Silkworms

Silkworms

Years ago every backyard had a Hills Hoist and a mulberry tree, and most children kept silkworms. These days, according to silkworm breeder (or sericulturist) Bridget Mahoney, silk farming is a lost art. Bridget’s passion for silkworms began almost thirty years ago when her daughters brought a few worms home from school in a shoebox; since then she has raised hundreds of thousands of caterpillars. Bridget says that when she dies she’s coming back as a silkworm. “They eat for forty days, have sex for three days straight and then sleep for ten days. What a great life.”

From moth to cloth

The silkworm is one stage in the development of Bombyx mori, the silk moth. After hatching from their eggs the worms grow to seventy times their original size and shed their skin four times. The tiny creatures have huge appetites. Bridget says that silkworms are more demanding than babies, and during peak feeding times she has to replenish their supply of mulberry leaves four times during the night. When the silkworm matures it spins a soft, creamy white cocoon made from one continuous thread of fluid silk which hardens on contact with air.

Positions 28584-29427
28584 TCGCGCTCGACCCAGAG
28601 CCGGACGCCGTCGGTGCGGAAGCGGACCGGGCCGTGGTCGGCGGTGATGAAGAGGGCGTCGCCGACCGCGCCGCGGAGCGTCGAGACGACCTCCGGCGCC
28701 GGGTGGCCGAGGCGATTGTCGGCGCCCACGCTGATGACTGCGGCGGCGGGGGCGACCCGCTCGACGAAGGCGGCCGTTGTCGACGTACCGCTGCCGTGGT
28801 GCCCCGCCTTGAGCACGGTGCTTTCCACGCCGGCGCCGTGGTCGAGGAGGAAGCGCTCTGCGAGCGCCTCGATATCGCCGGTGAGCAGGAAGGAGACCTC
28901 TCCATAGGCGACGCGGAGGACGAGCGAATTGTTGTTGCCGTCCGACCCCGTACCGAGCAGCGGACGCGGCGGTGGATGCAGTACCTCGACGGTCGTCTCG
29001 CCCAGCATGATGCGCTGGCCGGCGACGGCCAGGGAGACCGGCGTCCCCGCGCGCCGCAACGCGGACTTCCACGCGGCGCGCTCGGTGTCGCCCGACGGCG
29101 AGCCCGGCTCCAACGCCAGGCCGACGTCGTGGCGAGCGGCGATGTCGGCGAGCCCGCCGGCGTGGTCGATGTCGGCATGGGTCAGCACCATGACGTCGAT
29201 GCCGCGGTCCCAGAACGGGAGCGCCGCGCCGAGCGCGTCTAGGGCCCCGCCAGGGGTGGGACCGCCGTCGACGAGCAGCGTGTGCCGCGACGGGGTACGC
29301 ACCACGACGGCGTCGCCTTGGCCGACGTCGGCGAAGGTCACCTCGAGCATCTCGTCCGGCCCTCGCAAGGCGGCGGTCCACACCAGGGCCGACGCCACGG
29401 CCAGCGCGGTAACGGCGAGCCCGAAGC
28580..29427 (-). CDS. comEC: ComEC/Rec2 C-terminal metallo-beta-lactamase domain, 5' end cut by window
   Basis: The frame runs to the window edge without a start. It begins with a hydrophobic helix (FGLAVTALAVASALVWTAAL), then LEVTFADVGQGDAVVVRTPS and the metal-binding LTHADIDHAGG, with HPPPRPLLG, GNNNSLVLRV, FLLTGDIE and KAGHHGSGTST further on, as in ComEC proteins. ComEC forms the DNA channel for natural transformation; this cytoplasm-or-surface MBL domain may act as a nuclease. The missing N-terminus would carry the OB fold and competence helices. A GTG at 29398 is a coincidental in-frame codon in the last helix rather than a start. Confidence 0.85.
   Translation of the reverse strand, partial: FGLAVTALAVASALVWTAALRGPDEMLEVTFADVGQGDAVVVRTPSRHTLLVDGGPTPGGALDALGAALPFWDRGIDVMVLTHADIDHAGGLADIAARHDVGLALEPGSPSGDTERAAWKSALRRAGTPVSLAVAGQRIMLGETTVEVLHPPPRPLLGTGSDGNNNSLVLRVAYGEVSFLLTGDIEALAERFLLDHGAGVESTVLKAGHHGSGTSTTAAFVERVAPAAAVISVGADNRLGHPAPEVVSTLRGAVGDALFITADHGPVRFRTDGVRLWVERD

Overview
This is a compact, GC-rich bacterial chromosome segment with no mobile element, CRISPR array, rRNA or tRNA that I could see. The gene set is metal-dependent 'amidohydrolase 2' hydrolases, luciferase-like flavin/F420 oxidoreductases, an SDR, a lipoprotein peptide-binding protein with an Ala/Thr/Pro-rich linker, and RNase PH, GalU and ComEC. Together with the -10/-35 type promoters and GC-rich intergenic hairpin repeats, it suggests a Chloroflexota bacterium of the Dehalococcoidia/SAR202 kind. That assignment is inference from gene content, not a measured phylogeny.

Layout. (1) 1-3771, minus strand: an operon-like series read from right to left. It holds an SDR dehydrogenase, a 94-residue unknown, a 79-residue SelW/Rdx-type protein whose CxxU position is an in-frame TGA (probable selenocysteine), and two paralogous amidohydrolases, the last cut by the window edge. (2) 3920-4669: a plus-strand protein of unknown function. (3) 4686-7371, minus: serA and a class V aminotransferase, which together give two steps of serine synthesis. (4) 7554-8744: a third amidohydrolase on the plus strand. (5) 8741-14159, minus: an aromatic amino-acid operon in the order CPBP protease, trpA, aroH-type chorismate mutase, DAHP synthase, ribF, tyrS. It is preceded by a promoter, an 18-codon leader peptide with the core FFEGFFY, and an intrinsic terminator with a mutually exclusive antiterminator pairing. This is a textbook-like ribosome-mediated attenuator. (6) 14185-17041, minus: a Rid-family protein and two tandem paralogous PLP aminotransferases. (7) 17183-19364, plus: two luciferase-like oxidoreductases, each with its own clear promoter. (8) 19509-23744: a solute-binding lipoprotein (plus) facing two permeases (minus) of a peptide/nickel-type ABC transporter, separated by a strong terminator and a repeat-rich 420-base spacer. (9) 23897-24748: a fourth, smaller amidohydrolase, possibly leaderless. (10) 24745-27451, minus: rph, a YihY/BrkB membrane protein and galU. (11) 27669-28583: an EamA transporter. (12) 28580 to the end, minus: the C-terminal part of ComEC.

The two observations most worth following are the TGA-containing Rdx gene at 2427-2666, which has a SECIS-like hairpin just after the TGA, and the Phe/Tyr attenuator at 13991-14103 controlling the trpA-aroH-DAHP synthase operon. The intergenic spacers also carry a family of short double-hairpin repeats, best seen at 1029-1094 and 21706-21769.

Bridget immerses the cocoons in hot water and soap and stirs them around. She then finds a loose end and unravels the thread. Forty good quality cocoons make a fine unbroken thread of silk about a mile long. Bridget then spins the silk in her weaving room and makes fabrics. Over the years she has made clothes for the whole family just using silk produced in her own home. It takes about 800 cocoons to make three silk scarves, and one year’s crop of silkworms makes about three skirt lengths of material.

Silkworm by-products

Only 30% of Bridget’s efforts produce silk. The other 70% is in the form of by-products that are used around the house and garden. The pupae are high in protein and essential oils. They can be eaten, and have a fishy taste. After each harvest Bridget is also left with pellets of concentrated fertiliser which she uses on the garden.

Further reading

If you’re interested in the worldwide practice of eating insects and spiders, you’ll find Man Eating Bugs fascinating. It’s by Peter Menzel and Faith D’Alluisio and is published by Ten Speed (1998). Cost: $34.95. ISBN 1580080227.

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